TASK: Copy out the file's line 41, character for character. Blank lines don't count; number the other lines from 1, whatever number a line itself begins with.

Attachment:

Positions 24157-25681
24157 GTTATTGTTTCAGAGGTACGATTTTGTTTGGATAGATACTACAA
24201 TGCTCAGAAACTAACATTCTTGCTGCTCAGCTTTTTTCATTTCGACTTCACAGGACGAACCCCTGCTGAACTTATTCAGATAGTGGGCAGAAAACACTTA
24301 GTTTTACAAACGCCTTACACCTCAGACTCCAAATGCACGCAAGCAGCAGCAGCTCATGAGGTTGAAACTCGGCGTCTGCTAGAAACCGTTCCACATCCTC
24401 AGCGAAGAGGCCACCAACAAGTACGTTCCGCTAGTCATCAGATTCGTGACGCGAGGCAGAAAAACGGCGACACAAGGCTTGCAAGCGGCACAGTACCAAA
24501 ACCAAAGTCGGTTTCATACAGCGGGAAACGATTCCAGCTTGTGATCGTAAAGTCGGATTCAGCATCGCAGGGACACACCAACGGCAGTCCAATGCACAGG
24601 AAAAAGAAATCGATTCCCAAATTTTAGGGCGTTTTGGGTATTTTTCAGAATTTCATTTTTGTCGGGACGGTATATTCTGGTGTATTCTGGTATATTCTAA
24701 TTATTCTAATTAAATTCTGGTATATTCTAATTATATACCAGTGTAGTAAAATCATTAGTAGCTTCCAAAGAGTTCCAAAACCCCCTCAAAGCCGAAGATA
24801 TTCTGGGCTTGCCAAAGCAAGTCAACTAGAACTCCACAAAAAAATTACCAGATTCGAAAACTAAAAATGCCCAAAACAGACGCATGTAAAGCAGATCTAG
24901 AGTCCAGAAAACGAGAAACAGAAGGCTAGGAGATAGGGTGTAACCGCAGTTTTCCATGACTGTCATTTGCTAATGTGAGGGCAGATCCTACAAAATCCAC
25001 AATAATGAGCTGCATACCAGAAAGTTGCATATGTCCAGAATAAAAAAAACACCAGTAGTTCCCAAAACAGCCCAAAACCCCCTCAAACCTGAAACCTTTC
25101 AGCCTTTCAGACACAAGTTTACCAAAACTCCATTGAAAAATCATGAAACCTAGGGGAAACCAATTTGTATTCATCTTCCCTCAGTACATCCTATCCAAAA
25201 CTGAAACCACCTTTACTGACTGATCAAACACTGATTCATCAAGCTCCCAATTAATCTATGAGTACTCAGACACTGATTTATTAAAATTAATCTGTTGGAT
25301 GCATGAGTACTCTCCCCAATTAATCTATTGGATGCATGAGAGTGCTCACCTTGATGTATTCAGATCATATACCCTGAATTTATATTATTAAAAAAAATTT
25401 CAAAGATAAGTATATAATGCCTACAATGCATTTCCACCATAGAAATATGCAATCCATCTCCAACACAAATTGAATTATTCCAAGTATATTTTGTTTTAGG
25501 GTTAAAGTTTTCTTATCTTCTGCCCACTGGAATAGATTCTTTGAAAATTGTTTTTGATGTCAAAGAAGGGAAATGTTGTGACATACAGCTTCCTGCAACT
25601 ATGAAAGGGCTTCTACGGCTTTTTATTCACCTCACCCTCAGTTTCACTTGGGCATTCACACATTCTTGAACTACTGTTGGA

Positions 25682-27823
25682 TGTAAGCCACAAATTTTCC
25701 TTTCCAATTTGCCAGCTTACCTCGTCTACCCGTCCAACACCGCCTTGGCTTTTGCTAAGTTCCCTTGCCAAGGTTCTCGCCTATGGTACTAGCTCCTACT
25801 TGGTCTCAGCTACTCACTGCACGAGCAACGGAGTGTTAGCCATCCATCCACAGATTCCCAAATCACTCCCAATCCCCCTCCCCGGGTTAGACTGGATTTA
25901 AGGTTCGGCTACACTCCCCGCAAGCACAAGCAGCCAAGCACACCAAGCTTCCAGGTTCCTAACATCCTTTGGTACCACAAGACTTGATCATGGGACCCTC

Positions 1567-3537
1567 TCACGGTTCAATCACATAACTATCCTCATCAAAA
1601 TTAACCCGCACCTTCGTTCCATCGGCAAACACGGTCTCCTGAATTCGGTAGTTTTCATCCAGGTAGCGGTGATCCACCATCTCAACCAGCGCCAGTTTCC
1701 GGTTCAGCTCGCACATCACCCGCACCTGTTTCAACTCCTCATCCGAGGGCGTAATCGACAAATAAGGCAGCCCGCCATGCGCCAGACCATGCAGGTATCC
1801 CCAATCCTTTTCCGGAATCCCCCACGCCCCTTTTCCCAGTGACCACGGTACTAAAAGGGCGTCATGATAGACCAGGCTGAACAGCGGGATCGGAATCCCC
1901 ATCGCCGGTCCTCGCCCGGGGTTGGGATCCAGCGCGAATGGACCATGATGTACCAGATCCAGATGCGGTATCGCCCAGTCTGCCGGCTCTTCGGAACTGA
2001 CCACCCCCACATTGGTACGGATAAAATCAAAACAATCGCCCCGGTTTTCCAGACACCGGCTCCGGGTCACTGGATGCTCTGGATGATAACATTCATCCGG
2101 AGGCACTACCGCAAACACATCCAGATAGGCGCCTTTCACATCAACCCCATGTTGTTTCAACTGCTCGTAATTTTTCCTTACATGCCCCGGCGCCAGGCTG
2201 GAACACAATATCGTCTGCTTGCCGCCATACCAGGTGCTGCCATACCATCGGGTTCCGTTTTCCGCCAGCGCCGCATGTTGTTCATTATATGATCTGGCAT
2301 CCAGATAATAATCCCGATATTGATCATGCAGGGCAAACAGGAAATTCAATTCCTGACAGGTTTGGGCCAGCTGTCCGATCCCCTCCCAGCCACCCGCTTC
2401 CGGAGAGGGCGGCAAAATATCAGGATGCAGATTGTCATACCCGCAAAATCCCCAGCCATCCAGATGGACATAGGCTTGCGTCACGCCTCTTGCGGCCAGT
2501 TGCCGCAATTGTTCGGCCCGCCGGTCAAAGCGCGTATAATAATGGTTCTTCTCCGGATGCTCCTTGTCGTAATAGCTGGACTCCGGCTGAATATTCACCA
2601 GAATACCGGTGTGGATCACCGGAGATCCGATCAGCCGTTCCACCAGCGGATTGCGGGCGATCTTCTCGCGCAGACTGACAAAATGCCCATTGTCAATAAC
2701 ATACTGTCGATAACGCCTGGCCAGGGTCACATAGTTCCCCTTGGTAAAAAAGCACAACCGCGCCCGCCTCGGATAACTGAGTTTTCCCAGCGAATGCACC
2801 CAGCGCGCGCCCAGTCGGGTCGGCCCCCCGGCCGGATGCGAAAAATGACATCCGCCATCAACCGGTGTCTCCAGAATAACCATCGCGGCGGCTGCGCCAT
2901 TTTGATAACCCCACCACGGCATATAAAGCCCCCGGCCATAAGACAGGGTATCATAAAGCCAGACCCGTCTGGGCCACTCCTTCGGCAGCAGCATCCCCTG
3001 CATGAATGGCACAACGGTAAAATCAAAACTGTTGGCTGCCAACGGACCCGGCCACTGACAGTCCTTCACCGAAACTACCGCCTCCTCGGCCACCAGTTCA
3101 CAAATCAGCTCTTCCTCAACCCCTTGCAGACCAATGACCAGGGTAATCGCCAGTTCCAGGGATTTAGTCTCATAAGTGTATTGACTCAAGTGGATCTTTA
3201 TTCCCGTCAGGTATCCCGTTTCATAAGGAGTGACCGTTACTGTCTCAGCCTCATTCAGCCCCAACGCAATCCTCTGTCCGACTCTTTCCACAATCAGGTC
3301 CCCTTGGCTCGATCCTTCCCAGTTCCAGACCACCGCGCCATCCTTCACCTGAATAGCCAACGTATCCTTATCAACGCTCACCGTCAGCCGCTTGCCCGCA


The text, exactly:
3201 TTCCCGTCAGGTATCCCGTTTCATAAGGAGTGACCGTTACTGTCTCAGCCTCATTCAGCCCCAACGCAATCCTCTGTCCGACTCTTTCCACAATCAGGTC